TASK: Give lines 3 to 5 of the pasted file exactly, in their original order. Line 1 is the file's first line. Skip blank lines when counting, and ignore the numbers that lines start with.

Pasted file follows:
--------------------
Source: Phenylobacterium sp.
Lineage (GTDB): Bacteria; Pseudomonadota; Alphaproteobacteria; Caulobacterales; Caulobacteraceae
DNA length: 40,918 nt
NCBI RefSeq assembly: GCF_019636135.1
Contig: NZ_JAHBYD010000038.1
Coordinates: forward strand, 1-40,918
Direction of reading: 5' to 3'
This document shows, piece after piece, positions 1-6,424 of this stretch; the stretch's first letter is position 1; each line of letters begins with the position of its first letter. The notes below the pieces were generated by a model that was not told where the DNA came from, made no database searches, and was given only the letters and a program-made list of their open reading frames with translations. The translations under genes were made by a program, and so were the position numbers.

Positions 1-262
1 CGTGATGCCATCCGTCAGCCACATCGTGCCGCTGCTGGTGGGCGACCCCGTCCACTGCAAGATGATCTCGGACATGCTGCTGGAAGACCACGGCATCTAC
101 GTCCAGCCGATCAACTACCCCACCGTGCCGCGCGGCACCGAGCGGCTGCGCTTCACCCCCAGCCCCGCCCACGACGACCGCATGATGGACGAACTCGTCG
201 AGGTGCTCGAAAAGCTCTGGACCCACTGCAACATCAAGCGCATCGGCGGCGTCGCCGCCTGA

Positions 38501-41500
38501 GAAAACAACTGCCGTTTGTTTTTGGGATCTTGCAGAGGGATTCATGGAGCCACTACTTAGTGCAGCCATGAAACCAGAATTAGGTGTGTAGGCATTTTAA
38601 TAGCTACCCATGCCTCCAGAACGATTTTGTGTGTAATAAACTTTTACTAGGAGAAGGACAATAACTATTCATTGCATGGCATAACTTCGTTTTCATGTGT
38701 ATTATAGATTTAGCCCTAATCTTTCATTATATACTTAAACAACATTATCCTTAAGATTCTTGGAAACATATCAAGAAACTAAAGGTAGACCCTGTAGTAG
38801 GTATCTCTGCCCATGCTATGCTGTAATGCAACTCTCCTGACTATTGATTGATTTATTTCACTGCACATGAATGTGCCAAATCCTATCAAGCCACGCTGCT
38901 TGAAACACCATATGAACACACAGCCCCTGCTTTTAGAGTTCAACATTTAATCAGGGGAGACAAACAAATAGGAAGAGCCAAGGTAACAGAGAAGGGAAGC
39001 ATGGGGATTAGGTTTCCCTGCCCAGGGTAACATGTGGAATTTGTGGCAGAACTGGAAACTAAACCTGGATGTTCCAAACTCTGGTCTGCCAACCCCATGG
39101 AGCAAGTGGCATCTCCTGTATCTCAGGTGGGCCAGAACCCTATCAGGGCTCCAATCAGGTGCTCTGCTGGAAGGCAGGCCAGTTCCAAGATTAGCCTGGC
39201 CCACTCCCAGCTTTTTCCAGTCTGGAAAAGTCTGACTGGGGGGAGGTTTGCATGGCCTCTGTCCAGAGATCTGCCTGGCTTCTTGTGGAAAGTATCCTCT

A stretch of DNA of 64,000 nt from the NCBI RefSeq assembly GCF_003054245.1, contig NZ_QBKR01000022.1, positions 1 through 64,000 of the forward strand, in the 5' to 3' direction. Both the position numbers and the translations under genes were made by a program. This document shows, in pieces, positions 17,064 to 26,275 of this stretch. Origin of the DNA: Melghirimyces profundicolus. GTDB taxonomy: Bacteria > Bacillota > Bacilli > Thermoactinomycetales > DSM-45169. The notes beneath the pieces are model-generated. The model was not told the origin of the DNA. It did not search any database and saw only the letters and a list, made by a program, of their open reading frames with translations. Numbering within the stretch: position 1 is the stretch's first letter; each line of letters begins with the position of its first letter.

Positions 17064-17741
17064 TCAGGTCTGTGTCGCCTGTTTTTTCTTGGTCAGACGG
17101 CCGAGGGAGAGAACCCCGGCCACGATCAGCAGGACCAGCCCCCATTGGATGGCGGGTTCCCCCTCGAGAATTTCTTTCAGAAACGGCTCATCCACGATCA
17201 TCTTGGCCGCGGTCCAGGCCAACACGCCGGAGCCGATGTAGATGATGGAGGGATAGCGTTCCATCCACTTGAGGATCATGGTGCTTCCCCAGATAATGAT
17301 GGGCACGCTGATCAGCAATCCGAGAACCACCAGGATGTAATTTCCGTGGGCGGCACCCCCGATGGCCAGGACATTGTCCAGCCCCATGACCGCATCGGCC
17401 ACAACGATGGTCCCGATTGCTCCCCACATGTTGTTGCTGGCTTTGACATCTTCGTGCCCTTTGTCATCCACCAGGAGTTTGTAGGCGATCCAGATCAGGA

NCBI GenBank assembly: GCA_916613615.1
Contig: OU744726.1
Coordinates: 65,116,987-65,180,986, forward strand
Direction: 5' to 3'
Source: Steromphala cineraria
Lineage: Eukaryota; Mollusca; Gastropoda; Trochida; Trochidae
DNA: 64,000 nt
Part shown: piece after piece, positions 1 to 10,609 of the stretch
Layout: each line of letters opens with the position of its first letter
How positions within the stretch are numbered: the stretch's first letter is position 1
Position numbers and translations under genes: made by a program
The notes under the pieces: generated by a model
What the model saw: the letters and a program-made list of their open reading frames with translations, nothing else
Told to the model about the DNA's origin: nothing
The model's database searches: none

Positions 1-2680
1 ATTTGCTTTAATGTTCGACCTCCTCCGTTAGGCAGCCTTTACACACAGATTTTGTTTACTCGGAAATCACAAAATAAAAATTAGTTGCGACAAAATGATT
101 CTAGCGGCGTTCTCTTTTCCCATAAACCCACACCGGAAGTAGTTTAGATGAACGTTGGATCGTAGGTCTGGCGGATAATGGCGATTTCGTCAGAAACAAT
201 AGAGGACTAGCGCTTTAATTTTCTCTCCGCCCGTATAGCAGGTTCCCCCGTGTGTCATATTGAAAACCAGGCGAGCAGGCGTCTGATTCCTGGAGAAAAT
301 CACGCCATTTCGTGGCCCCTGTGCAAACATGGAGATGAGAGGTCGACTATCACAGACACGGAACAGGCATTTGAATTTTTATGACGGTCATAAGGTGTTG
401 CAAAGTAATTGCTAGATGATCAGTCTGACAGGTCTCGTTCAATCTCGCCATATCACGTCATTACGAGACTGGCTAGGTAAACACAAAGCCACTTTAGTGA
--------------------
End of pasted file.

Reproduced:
DNA length: 40,918 nt
NCBI RefSeq assembly: GCF_019636135.1
Contig: NZ_JAHBYD010000038.1